Namibia embarks on poverty alleviation among rural communities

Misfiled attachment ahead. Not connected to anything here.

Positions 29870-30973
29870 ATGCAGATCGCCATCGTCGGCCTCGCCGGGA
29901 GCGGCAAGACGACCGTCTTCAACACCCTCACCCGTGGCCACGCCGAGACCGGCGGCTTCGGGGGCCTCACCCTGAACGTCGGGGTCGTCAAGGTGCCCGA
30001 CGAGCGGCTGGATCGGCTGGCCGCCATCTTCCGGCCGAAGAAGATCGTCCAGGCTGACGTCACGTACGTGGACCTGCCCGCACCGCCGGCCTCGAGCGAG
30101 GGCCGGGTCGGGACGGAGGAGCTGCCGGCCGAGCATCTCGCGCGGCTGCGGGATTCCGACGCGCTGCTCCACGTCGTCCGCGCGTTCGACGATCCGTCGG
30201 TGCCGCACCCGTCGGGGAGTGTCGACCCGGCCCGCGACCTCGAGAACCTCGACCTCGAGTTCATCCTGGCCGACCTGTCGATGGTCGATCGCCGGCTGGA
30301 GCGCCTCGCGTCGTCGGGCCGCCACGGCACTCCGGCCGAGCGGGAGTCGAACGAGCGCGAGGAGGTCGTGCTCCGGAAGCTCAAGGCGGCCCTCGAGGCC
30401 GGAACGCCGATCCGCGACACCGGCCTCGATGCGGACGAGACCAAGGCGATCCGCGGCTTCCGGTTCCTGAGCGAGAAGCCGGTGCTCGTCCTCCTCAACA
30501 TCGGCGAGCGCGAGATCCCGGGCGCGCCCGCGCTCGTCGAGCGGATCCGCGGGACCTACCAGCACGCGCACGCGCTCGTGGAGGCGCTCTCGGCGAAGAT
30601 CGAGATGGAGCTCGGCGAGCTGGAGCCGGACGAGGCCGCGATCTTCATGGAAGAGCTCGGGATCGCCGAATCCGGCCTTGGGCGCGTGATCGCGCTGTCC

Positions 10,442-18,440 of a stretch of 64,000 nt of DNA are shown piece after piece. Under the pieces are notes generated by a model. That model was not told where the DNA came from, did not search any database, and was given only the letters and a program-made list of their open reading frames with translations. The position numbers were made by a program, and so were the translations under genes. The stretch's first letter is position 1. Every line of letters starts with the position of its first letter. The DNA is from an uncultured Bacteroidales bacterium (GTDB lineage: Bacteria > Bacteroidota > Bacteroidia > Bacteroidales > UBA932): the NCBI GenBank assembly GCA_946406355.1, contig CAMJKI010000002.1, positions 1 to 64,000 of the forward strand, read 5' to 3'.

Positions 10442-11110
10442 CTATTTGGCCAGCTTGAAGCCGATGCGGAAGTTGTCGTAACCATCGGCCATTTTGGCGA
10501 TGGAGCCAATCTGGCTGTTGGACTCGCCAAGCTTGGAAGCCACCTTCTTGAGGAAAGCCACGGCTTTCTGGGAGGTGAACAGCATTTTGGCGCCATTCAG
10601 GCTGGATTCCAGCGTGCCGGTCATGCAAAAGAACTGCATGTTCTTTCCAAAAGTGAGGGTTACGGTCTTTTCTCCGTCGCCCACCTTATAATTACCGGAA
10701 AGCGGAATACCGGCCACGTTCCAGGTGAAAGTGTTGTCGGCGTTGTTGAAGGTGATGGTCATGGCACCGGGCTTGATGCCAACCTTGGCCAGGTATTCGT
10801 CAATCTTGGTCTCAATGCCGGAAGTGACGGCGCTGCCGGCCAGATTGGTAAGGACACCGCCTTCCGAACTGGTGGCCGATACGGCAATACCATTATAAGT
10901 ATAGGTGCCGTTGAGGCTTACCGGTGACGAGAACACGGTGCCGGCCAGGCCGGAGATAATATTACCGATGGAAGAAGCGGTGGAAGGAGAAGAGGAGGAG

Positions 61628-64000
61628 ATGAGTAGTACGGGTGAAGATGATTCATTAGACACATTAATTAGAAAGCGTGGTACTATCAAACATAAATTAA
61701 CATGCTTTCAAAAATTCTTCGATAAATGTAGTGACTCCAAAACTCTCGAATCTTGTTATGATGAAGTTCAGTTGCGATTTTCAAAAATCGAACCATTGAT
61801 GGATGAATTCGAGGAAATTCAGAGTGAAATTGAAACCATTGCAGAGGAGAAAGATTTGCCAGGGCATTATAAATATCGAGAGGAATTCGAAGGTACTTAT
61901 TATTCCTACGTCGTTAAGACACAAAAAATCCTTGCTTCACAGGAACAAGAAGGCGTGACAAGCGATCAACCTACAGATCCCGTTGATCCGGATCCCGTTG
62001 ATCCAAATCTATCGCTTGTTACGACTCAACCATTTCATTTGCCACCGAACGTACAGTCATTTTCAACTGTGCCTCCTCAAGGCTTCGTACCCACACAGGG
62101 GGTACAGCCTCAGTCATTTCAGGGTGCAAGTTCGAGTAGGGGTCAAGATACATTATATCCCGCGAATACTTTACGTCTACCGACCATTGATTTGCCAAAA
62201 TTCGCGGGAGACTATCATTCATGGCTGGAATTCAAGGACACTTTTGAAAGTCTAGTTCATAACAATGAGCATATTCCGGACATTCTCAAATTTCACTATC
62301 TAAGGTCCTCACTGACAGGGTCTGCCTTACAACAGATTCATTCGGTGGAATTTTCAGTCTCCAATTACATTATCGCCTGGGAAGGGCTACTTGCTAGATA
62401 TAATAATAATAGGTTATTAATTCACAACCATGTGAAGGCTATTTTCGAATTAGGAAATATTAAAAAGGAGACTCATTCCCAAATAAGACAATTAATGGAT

Windhoek – Namibian Cabinet has resolved to further pursue relations with the top leadership of the United Nations that would see the country benefiting in relevant projects, especially the ones that deals with the improvement the living standards of rural communities. Cabinet’s decision, contained in the latest cabinet releases, follows on the heels of a series of meetings the country’s Prime Minister Nahas Angula recently conducted with amongst others; the UN’s Deputy Secretary General, Dr. Asha Rose Migiro, the UNDP Administrator Helen Clarke and the UN’s Under-Secretary General for the Department of Economic and Social Affairs. Prominent on the Prime Minister’s agenda while in New York were plans to establish a Millennium Village for Namibia – a project that seeks to provide useful lessons on rural development by offering a bold, innovative model for helping rural African communities lift themselves out of extreme poverty. The Namibian Prime Minister visited the Earth Institute at the Columbia University where he had discussions with Prof. Jeffry Sachs, the Advisor of the UN Secretary General on the Millennium Development Goals. Prof Sachs is also the founder of the Millennium Village Project, and would soon be invited to Namibia to assist with the establishment of the concept of a Millennium Village in Namibia. The UN reports that Africa has the greatest proportion of people living in extreme poverty more than 40 percent or roughly 300 million people living on less than $1 a day. The Millennium Villages are however proving that by fighting poverty at the village level through community-led development, rural Africa can achieve the Millennium Development Goals global targets for reducing extreme poverty and hunger by half and improving education, health, gender equality and environmental sustainability by 2015. The government has made good progress in addressing structural problems such as gender parity and access to basic education, yet the situation of imbalance persists. Although a tiny proportion of the population enjoys considerable wealth, overall poverty rates are high, reveals latest government statistics. The rural poor are typically undereducated, with limited access to health care, adequate sanitation and gas and electricity supplies. Food shortages are a major problem during years of drought, and nutritional intake is consistently poor. Namibia is unusual in the region in that rural people are less dependent on agriculture than their counterparts in other countries. Sources such as pensions and remittances provide important additional income for many subsistence farmers. While in New York, the Namibian Prime Minister also addressed a round-table discussion on Nutrition and Children at the Synergos Institute, as well as at the Council on Foreign Relations on Namibia at Twenty Years: Challenges and Opportunities., as part of the David Rockefeller lecturer series. Cabinet also directed that the Ministry of Veterans affairs liaise with the United Nations agency, UNDP, on the reintegration of former veterans and children of the liberation struggle.